The Library Directory (hakemisto.kirjastot.fi) is to our knowledge the first completely open public sector IT project in Finland.
Not only is the whole source code is available at GitHub, but also the revision history has been public since day one and the project is open for collaboration. Anybody who finds a flaw can file a bug. Heck, anybody with enough skill could even write code and make pull requests if they want to improve their public service. Also other cities and governments could reuse it to improve the level of their e-services, quickly and at a low cost.
The customer City of Helsinki and nation wide library services wanted a website where the visitors can easily locate their nearest libraries, search for services, view opening times, contact information etc as a modern rich web experience.
The service was built as multi-lingual from ground up using both established and emerging best-of-breed open source technologies. Currently the service is available in Finnish, Swedish and English languages.
In the following chapters we will look inside the application framework and its components.
Project hosting and code repository
The project is publicly hosted at GitHub. GitHub provides hosting and tools for many significant open source projects and their developers to work with.
GitHub provides a web based graphical interface to a distributed version control system (Git) with easy access to view code changes across time and different versions.
The main GitHub services are: version control system / source code repository, project forking, documentation wiki and issue tracker.
Unlike commercial software projects in general, this project was by customer request publicly available at GitHub from the beginning, to take (and give) maximum advantage of the open source ecosystem.
The project builds upon many open source technologies and leverages their unique abilities in providing a fast server response times for end users, widely tested components and in overall trusted quality.
The main components are:
- Node.js – server core
- Elastic Search – database backend
- GNU gettext – translation facilities for multilingual user interface
- HTML5 – features for cross browser functionality and geolocation
- Twitter Bootstrap – user interface components
Asynchronous or non-blocking operation means that the program is never stalled anywhere waiting for data to process. At the bare minimum, node process iterates through its event loop waiting for I/O events to start or finish processing and generates events for callback-functions related to I/O operations. In short, Node is doing its best to make sure that it is ready to accept new connections and process data to its full potential all the time.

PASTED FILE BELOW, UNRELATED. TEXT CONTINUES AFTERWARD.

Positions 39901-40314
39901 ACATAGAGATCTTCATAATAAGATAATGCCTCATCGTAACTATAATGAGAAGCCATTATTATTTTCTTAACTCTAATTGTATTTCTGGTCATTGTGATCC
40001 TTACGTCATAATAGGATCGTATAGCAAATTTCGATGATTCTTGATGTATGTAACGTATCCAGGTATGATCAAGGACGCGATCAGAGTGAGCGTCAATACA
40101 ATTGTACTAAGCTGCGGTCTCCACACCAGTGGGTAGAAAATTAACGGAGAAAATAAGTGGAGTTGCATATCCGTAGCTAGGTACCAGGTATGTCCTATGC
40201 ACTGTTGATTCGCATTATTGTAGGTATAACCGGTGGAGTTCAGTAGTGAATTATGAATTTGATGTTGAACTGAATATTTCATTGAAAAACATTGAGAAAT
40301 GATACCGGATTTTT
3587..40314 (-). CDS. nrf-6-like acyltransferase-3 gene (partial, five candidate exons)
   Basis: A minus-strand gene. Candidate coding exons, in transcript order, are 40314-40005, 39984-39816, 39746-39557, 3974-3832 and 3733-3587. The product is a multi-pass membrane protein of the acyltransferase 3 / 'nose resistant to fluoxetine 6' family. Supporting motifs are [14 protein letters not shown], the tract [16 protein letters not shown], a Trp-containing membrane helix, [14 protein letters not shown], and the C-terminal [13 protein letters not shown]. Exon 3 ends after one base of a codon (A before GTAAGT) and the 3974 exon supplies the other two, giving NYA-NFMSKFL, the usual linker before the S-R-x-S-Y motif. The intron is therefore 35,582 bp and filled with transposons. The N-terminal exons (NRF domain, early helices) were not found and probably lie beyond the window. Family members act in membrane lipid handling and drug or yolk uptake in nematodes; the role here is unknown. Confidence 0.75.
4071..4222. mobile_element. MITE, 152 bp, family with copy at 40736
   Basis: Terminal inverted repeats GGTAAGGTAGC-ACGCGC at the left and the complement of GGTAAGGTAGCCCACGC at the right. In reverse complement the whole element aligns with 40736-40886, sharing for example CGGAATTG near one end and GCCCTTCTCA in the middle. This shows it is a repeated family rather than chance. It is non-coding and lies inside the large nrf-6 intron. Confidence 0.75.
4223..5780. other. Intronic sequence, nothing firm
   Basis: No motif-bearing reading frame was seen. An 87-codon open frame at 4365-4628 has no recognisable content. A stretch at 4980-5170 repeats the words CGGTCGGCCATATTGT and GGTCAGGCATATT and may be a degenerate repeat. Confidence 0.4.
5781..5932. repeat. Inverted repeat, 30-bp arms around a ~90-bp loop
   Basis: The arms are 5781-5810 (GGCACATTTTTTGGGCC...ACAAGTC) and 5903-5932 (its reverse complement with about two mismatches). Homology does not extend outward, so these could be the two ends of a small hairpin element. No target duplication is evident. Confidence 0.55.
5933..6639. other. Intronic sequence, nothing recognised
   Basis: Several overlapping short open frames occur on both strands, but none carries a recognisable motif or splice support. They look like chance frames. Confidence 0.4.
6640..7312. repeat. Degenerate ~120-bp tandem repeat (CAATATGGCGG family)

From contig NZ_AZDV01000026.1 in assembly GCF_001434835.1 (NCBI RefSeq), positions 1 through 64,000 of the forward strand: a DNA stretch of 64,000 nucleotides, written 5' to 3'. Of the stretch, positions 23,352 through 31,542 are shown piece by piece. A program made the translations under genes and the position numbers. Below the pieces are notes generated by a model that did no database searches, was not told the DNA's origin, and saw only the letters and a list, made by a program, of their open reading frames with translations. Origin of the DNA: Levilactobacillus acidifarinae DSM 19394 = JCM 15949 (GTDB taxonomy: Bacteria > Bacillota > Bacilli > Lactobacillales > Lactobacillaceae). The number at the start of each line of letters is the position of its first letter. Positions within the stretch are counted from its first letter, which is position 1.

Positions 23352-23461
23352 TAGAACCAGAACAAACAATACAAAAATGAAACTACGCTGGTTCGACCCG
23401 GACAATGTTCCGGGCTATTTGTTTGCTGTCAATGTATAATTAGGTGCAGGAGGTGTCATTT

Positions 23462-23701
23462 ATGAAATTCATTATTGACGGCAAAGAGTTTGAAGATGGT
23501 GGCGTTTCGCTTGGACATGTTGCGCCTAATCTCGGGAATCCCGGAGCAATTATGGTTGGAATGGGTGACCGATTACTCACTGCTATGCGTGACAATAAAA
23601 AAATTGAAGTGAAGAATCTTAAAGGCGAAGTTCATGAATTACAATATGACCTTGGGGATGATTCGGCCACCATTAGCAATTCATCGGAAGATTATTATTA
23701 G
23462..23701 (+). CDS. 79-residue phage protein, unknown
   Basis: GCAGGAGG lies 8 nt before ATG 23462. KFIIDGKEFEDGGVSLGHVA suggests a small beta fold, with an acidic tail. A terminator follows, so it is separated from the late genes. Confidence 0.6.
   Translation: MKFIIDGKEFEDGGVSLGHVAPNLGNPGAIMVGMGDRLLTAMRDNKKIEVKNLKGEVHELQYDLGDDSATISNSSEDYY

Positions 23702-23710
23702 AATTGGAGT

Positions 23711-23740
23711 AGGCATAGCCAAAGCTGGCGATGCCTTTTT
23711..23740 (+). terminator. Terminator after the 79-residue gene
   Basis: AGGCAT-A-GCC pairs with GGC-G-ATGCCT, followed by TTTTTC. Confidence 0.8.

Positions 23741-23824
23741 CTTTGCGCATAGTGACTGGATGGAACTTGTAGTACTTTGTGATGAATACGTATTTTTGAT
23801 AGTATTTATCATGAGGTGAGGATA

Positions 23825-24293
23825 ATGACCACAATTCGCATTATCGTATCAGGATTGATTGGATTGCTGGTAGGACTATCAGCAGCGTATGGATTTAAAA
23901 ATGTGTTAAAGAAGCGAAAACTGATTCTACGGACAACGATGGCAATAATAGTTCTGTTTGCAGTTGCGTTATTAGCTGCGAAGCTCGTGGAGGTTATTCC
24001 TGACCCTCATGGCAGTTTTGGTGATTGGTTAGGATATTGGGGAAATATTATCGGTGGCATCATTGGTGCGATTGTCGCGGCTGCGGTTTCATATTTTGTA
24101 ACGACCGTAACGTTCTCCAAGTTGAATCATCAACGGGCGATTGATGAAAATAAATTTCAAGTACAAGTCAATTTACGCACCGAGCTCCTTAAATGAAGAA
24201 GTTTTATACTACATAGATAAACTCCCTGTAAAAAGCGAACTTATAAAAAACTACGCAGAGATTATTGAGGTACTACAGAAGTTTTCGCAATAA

By these design factors, Node can achieve quite impressive performance and response times while remaining relatively simple and maintainable at application programming level.
Elastic Search is a bona-fide search engine that builds upon Apache Lucene, a Java based search and indexing engine.
Elastic Search is schema-free document-oriented nosql database. Data is moved to and from the database as JSON objects via RESTful API over standard HTTP queries.
By using Elastic Search as data storage and search index, the whole complexities of actual search engine logic is externalized to where it is done professionally and in best possible taste.
The Elastic Search requirement as a data store was mandated by the client’s previous engagements.
Gettext is a legacy system widely used in Unix systems for localization and internationalization purposes.
Its main benefits are true and tested tools for managing translations and availability across different operating systems.
The benefits of HTML5 are paramount to any modern web application. In this particular case, we rely on HTML5 to provide cross browser compatibility and geolocation support for easily finding the user’s location and provide quick answer to questions such as ”where is the nearest library”.
This both speeds up the user experience and lessens server traffic, which can speed up the whole process and allow more concurrent users or make the experience faster for same amount of users. It also makes the web application feel a bit more like traditional desktop application.
Twitter Bootstrap is the basis for a clean scalable web user interface that provides all the elements needed for user interaction.
It utilizes modern HTML5 and CSS3 techniques for generating common forms, buttons, tables, navigation menus and other user interface elements.
Bootstrap also provides a responsive grid system that automatically scales down for small screen sizes, such as tablets and smart phones, without any extra effort from developer.